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Given:

struct A
{
    virtual bool what() = 0;
};

template<typename T, typename Q>
struct B : public A
{
    virtual bool what();
};

I want to partially specialize what like:

template<typename T, typename Q>
bool B<T, Q>::what()
{
    return true;
}

template<typename Q>
bool B<float, Q>::what()
{
    return false;
}

But it appears that this isn't possible (is it in C++11?) so I tried SFINAE:

template<typename T>
typename std::enable_if<std::is_same<T, float>::value, bool>::type B<T>::what()
{
    return true;
}

template<typename T>
typename std::enable_if<!std::is_same<T, float>::value, bool>::type B<T>::what()
{
    return false;
}

This also doesn't work, I have no idea why though, does anyone? So I found this thread and ended up with:

template<typename T, typename Q>
struct B : public A
{
    virtual bool what()
    {
        return whatimpl(std::is_same<T, float>());
    }

    bool whatimpl(std::false_type)
    {
        return false;
    }

    bool whatimpl(std::true_type)
    {
        return true;
    }
};

This final solution works, but why doesn't the enable_if technique work? I'm also very open to suggestions of a cleaner answer that I haven't encountered yet.

I simplified my examples as much as possible - in my real use case what() isn't called what and actually does a fair bit of work, and I'll want to 'specialize' on a user defined type, not float.

share|improve this question
1  
@Nawaz I did realize that, but this is just a simplified case to show what I'm trying to do :) Read the last line in the post. –  Dave Apr 23 '12 at 16:44
    
what isn't a template method, to override A::what() it should be a single non-template method of class template B. You can't specialize non-template method, neither with enable_if nor with any other techique. However you can specialize the whole class B –  user396672 Apr 23 '12 at 16:49
    
@user396672 Then why does this work (full specialization instead of partial): template<> bool B<float, float>::what() { return false; } –  Dave Apr 23 '12 at 17:05
    
Interesting indeed (BTW +1 for the question) seems I'm wrong. I guess the reason this not working is that partial specialization is not allowed for functions at all (as the standard says). –  user396672 Apr 23 '12 at 17:42
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2 Answers

up vote 5 down vote accepted

Partial specialization is explicitly permitted by the standard only for class templates (see 14.5.5 Class template partial specializations)

For members of class template only explicit specialization is allowed.

14.7 (3) says:

An explicit specialization may be declared for a function template, a class template, a member of a class template or a member template. An explicit specialization declaration is introduced by template<>.

So any definition starting with

template<typename T>  

is not an allowed syntax for member of class template specialization.

[edit]

As to SFINAE attempt, it failed because actually there are neither overloads nor specializations here (SFINAE works while defining a set of candidate functions for overload resolution or while choosing proper specialization). what() is declared as a single method of class template and should have a single definition, and this definition should have a form:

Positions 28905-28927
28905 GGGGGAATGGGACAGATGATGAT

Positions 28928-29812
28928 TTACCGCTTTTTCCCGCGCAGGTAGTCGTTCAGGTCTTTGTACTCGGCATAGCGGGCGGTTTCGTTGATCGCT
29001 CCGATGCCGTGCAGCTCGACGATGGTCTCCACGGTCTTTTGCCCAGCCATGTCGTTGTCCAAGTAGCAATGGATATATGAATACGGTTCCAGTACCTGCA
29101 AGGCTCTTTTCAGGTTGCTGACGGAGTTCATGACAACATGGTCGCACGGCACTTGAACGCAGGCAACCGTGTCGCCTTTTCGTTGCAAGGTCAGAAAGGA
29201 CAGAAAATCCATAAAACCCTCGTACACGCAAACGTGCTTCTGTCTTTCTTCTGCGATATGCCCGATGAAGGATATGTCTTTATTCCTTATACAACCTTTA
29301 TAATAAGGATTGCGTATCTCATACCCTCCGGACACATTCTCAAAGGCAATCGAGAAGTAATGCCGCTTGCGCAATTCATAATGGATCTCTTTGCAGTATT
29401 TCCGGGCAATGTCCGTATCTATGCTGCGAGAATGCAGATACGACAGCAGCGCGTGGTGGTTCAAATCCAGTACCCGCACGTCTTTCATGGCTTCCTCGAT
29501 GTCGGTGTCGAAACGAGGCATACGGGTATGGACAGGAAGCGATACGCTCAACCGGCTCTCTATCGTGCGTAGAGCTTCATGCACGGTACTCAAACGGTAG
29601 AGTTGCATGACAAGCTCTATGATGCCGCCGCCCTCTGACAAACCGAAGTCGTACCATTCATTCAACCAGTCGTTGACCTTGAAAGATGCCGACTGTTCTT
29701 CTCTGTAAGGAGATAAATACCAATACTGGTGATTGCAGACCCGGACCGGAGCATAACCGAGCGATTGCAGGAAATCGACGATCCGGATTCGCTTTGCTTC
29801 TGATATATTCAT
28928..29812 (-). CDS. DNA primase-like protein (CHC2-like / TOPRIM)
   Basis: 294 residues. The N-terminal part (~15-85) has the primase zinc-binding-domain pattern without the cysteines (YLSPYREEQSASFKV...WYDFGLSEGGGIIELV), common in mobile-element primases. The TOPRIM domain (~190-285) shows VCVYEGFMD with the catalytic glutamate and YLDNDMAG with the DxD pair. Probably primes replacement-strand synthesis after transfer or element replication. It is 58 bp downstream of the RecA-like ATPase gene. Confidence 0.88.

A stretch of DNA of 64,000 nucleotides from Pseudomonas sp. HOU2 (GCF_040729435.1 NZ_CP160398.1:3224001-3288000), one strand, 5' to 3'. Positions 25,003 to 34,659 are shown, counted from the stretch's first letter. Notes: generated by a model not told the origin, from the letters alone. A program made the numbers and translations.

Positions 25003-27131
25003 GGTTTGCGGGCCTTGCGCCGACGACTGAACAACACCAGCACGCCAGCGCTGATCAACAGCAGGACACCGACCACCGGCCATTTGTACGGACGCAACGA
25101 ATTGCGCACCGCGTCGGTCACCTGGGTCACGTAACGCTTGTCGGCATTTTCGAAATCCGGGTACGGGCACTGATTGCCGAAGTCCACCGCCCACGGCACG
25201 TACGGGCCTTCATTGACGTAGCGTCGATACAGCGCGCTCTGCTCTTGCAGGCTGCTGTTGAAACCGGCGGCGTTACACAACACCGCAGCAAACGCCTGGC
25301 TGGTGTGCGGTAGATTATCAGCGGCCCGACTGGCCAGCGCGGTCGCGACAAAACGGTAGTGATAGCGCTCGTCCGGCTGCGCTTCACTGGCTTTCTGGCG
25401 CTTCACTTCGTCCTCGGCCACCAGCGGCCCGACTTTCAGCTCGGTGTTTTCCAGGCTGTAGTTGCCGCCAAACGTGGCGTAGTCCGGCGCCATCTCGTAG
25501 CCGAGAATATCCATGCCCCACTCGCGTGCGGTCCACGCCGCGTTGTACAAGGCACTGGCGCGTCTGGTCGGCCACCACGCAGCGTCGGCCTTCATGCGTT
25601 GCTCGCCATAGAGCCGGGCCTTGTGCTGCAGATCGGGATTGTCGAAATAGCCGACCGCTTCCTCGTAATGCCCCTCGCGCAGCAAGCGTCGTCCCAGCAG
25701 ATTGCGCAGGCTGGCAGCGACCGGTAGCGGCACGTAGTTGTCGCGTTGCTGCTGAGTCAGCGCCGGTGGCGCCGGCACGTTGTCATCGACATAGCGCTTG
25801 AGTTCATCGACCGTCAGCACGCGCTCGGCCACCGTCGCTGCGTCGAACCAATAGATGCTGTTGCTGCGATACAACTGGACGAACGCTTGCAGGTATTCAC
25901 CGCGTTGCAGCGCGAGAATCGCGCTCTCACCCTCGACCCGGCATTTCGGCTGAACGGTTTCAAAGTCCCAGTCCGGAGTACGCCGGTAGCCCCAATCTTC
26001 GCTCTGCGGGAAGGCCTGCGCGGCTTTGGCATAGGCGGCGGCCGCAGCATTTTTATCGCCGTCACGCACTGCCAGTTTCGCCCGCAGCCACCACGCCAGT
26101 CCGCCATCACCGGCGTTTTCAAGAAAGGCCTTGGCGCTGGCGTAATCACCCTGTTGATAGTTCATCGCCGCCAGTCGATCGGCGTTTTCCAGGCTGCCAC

template<typename T, typename Q> 
B<T,Q>:: bool what(){...}

or may be also explicitly specialized for particular instantiation of class B:

template<> 
B<SomeParticularTypeT,SomeParticularTypeTypeQ>:: bool what(){...}

Any other forms are syntacticaly invalid, so SFINAE can't help.

share|improve this answer
    
Thanks, this explains the first failed attempt. Any insight on the SFINAE attempt? –  Dave Apr 24 '12 at 10:16
    
@Dave: SFINAE abbreviates "SPECIALIZATION failure is not an error", so it is just a particular technique for specialization. Starting with template<typename T>... you tried to partially specialize a method of class template just using some more complicated way. –  user396672 Apr 24 '12 at 11:56
    
@Dave:: ...or template<typename T> may start method definition for class template B<T>, but in this case it is not a specialization at all and SFINAE also doesn't work. –  user396672 Apr 24 '12 at 12:04
    
@Dave: sorry... SFINAE means "substitution.."; nevertheless all the above seems right :). –  user396672 Apr 24 '12 at 12:15
    
sorry again... something wrong in my comments :) I've edited the answer –  user396672 Apr 24 '12 at 12:39
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Why not just change it to..

template<typename T, typename Q> 
struct B : public A 
{   
   bool what()
   {
      return false; //Or whatever the default is...
   }
}; 

template<typename Q>
struct B<float, Q> : public A 
{   
   bool what()
   {
      return true;
   }
}; 
share|improve this answer
    
Because B is a giant class and I don't want to copy/paste a giant class 15 times for each specialization of what() –  Dave Apr 23 '12 at 22:21
    
@Dave: ... although you may inherit from intermediate giant class adding only what() override in the final class. –  user396672 Apr 24 '12 at 8:13
    
@user396672 I could only do that if I added an extra class in the inheritance - note that A isn't templated so B's functionality really couldn't be put in there. The extra class would need to be templated and go between A and B. That could be written as another answer to respond to other techniques to handle this –  Dave Apr 24 '12 at 10:14
    
@Dave: Indeed, I actually meant to introduce additional (intermediate "giant") class template between A and B. –  user396672 Apr 24 '12 at 11:58
2  
You never said anything about B being a giant class, based off your example and description alone I proposed this solution. Thanks for the downvote. –  clanmjc Apr 24 '12 at 15:15
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